It never fails. Someone will write me after reading my book or taking a class with the same story. They were so jazzed: they felt like they were on top of the world, ready to attack their next programming task with vigor! They had studied hard, connections had been made, understandings had been formed. And then, inevitably, reality sets in. They look at their code, same as it was before, and realize: this is going to be harder than I thought.
It can be easy to feel dejected when looking at a pile of code you inherited from four generations of programmer ago. None of the best practices or principles. No tests. Hell, you’re lucky if you even have objects that don’t rely on PHP 4 style constructors. You’re in legacy code hell.
There’s a great little book that’s a must-have for every aspiring chef, called Ratio. It’s written by a man named Michael Ruhlman, and the point of the book is that many basic cooking concepts can be broken down into a ratio that any chef can apply and come up with a delicious pastry, stock or cake.
The point of the book is that recipes don’t matter as much as understanding the basics of how those recipes are created. In fact, the book contains only one or two recipes for each specific type of item; the rest of it dedicated to explaining how the ratio works. Yet the outcome is quite powerful: knowing that 1 part sugar to two parts fat to three parts flour makes a serviceable cookie or that five parts flour and three parts liquid (plus yeast and salt) makes a decent loaf of bread opens a world of possibilities to someone willing to experiment.
All around the world, millions of developers trudge to their jobs. They sit in bland cubicles, dealing with pointy-haired bosses who don’t get them, and working on projects, some of which never see the light of day. It’s a meager existence, and they long to do something else. They’re working for the weekend.
I used to do a job like this. I sat in a grey cubicle with my back to the window (don’t ask me why). I worked for a man who thought that delivering client projects was the most important thing on earth and that if weekend plans had to get broken to do it, so be it.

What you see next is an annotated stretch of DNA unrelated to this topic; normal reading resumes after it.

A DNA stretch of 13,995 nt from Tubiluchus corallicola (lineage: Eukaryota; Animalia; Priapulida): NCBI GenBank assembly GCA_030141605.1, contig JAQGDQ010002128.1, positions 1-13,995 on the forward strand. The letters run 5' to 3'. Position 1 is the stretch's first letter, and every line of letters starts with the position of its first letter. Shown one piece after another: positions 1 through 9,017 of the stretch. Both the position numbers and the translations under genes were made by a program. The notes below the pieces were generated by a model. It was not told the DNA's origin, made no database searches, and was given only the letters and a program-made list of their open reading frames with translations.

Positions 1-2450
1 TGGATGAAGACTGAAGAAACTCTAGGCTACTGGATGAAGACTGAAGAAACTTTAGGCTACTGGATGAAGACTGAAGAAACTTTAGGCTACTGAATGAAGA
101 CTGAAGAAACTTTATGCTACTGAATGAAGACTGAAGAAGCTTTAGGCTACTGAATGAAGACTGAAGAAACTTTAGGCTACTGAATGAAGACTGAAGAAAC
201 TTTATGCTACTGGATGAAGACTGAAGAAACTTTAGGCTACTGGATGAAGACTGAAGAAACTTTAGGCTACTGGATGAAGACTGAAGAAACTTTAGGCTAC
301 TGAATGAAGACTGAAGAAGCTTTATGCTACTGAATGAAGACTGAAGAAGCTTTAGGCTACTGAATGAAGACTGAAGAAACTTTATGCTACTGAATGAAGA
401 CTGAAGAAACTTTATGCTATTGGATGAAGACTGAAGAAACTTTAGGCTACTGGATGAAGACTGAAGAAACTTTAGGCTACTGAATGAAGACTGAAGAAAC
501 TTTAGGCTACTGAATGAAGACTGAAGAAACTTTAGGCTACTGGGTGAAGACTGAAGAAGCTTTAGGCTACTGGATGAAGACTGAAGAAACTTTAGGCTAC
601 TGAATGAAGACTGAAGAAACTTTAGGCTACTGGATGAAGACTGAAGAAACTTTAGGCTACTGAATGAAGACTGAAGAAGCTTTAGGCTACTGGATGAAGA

Including today, there are six business days remaining in 2013 (five if you are lucky enough to get New Year’s Eve off). My brother used to call this week “the lost week” – there’s hardly anything to get done because so many people are on vacation or preoccupied with setting goals for the new year. But the downtime provides a perfect opportunity for the aspiring software developer to do the one thing they are always told there’s no time to do: make the code better for better’s sake.
With few deadlines and plenty of free time, most developers can get a few hours of refactoring in to their code towards the end of the year. They can rearchitect sections that were implemented with haste in September; they can write tests for sections that were untested in April. Put another way, the “lost week” can be redeemed.
Years ago, I worked for a company that had a strictly governed bug fixing process. The bugs to be fixed per release were specifically regimented, right down to the amount of hours available to fix each issue. Developers were expected to meet or beat their estimates, and failing to do so meant overtime (since the deadline was immutable). With effectively every working moment spoken for, there was never any free time for innovation, invention or creativity (at least on the schedule). Developers were effectively bug fixing or feature building machines, with no input into the process or product features.
Unfortunately, this seems to be an all too common trend in the development industry. Employers, who love the ability to measure things, disdain the fact that engineering is first and foremost a creative art, that cannot be effectively measured. They attempt to install artificial measures of productivity like tests written, lines of code added, bugs solved, and number of bugs reopened by the quality assurance team. Sadly, these measures all fail to effectively measure the effectiveness of development teams, because the developers themselves see immediately through the schemes, and learn quickly to game the system.
In the United States, we take the fourth Thursday in November to give thanks for all the things we appreciate, and all the people who matter. I know that without PHP, my life wouldn’t be nearly the same; the language I use every day plays a critical role in everything else I do: it provides money to pay bills, a sense of accomplishment, and the joy of working in a language that is truly fantastic.
We owe lots and lots of people for the PHP language, people who are not often thanked nearly enough. Thus, I have decided to pick five people that have contributed significantly in the last year, and (in no particular order), discuss their accomplishments and thank them each personally. I realize that PHP is an effort of several hundred individuals, and that each one deserves credit; there simply wouldn’t be the space to thank them here personally, but each contributor should know that I personally appreciate each and every one of you.